The potential role of appetite in predicting weight changes during treatment with olanzapine

Case, Michael; Treuer, Tamas; Karagianis, Jamie; Hoffmann, Vicki Poole
January 2010
BMC Psychiatry;2010, Vol. 10, p72
Academic Journal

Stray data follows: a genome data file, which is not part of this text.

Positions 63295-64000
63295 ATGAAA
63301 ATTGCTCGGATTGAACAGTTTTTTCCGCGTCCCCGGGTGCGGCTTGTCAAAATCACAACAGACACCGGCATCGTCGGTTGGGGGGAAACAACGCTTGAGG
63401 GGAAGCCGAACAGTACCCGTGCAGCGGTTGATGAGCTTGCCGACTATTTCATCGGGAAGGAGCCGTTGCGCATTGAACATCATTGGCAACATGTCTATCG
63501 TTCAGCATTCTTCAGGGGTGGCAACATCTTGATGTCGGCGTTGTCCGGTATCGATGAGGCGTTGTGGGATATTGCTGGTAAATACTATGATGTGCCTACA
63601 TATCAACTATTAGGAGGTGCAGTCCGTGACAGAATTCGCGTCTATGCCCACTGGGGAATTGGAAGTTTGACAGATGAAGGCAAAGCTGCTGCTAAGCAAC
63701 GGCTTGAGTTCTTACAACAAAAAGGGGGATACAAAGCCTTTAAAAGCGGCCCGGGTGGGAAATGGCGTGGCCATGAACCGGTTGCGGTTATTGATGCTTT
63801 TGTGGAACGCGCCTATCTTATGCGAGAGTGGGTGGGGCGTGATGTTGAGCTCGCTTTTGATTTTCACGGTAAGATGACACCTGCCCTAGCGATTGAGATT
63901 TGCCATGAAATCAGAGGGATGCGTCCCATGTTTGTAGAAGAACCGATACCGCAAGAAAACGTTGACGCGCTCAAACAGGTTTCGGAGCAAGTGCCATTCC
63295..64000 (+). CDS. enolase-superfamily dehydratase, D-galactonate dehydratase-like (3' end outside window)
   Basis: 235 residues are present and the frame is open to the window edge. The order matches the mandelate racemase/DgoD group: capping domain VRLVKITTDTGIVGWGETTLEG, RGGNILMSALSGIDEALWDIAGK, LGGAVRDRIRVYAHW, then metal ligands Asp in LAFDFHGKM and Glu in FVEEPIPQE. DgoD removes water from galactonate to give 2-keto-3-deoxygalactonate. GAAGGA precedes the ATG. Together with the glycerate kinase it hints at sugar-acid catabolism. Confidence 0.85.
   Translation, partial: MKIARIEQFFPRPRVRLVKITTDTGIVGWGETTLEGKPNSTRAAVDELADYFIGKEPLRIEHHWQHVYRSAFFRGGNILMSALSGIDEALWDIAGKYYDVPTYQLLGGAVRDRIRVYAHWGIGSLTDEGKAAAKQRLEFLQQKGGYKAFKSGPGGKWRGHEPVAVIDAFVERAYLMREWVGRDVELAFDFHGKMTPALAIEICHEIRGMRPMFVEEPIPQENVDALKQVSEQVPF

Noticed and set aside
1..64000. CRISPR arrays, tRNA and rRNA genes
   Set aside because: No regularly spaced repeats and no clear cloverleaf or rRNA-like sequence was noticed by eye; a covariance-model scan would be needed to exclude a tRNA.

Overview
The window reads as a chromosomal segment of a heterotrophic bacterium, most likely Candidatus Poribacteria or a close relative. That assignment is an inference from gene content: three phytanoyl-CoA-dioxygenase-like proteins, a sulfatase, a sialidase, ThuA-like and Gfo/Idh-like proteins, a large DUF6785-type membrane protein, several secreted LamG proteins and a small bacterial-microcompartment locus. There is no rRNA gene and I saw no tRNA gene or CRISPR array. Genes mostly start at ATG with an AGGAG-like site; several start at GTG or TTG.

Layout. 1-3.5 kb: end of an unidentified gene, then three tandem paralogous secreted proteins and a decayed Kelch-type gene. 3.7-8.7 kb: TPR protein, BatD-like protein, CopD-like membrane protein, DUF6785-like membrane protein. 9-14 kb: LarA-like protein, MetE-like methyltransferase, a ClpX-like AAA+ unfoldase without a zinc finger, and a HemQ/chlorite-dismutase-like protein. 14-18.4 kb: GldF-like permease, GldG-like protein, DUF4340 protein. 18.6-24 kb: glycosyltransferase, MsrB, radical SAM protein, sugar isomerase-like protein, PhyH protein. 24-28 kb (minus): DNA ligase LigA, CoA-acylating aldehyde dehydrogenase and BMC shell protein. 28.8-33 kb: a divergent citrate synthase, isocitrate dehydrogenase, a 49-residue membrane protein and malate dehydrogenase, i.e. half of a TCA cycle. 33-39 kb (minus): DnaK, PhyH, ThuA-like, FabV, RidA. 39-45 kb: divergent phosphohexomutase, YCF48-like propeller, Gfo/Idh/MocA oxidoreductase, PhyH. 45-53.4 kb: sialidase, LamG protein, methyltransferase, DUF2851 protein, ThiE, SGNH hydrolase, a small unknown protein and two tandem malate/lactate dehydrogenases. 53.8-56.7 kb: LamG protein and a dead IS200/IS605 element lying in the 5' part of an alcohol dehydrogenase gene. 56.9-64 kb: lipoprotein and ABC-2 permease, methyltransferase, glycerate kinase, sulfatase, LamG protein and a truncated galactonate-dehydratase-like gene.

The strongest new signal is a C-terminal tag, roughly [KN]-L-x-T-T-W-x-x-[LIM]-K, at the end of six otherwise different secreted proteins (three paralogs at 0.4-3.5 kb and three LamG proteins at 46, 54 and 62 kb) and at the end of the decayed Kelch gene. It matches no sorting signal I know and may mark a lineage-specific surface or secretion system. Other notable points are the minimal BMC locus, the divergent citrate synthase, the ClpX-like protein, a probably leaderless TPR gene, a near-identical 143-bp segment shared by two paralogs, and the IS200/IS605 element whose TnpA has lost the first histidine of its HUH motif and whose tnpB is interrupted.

Background: Clinically significant weight gain has been reported during treatment with atypical antipsychotics. It has been suggested that weight changes in patients treated with olanzapine may be associated with increased appetite. Methods: Data were used from adult patients for whom both appetite and weight data were available from 4 prospective, 12- to 24-week clinical trials. Patients' appetites were assessed with Eating Behavior Assessment (EBA, Study 1), Platypus Appetite Rating Scale (PARS, Study 2), Eating Inventory (EI, Study 3), Food Craving Inventory (FCI, Study 3), and Eating Attitude Scale (EAS, Study 4). Results: In Studies 1 (EBA) and 4 (EAS), patients who reported overall score increases on appetite scales, indicating an increase in appetite, experienced the greatest overall weight gains. However, in Studies 2 (PARS) and 3 (EI, FCI), patients who reported overall score increases on appetite scales did not experience greater weight changes than patients not reporting score increases. Early weight changes (2-4 weeks) were more positively correlated with overall weight changes than early or overall score changes on any utilized appetite assessment scale. No additional information was gained by adding early appetite change to early weight change in correlation to overall weight change. Conclusions: Early weight changes may be a more useful predictor for long-term weight changes than early score changes on appetite assessment scales. Clinical Trials Registration: This report represents secondary analyses of 4 clinical studies. Studies 1, 2, and 3 were registered at http://clinicaltrials.gov/ct2/home, under NCT00190749, NCT00303602, and NCT00401973, respectively. Study 4 predates the registration requirements for observational studies that are not classified as category 1 observational studies.


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